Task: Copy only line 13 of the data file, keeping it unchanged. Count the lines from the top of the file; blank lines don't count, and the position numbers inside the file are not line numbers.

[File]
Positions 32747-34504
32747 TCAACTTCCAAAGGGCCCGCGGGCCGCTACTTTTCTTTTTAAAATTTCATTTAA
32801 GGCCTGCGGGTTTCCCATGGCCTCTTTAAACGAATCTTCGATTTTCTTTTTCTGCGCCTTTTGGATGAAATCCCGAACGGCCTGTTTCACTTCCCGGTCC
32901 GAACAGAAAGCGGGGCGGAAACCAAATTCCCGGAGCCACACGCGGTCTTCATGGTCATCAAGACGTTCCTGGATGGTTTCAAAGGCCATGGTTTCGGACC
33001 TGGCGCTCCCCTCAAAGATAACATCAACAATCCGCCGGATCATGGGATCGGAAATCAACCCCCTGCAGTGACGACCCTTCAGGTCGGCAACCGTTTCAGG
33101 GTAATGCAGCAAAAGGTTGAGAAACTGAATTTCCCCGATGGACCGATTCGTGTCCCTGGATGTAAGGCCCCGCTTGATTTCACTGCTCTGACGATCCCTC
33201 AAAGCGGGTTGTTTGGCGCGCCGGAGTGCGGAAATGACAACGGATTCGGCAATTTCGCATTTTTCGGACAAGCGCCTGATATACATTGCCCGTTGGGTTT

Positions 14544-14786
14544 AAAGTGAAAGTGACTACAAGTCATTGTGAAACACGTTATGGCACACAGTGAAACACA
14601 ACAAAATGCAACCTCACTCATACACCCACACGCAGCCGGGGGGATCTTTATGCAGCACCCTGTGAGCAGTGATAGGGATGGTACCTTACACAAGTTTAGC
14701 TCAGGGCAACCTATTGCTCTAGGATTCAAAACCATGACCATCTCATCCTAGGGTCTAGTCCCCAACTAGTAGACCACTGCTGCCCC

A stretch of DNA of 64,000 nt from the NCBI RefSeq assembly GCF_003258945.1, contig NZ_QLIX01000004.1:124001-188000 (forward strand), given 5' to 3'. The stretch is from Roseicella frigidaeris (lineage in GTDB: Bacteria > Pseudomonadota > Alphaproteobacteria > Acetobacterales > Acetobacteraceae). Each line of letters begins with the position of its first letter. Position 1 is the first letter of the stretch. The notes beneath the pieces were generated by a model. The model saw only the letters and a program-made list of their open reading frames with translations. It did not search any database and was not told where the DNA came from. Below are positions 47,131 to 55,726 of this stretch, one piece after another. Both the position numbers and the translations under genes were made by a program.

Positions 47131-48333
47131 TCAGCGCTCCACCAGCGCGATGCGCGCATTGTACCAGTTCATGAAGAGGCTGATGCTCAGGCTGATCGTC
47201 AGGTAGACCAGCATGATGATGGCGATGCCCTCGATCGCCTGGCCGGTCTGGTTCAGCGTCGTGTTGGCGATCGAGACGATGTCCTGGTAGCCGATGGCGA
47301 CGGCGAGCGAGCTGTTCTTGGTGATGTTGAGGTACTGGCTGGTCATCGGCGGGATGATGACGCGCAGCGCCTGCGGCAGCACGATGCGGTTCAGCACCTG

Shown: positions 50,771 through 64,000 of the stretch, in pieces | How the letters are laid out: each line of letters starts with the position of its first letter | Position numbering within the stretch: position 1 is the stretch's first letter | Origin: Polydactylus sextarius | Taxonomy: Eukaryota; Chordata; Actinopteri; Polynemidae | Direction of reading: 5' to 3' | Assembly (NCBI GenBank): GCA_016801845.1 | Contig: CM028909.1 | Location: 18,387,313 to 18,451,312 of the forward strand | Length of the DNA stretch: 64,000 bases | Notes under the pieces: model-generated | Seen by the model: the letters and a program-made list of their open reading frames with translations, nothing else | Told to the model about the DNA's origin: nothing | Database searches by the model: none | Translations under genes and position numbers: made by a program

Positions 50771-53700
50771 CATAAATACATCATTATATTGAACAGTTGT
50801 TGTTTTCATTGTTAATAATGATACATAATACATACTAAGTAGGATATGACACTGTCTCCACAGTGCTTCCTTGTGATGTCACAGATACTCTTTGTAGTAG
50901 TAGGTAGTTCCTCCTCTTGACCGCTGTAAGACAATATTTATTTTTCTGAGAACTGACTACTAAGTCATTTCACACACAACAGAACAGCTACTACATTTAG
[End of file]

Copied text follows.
Positions 47131-48333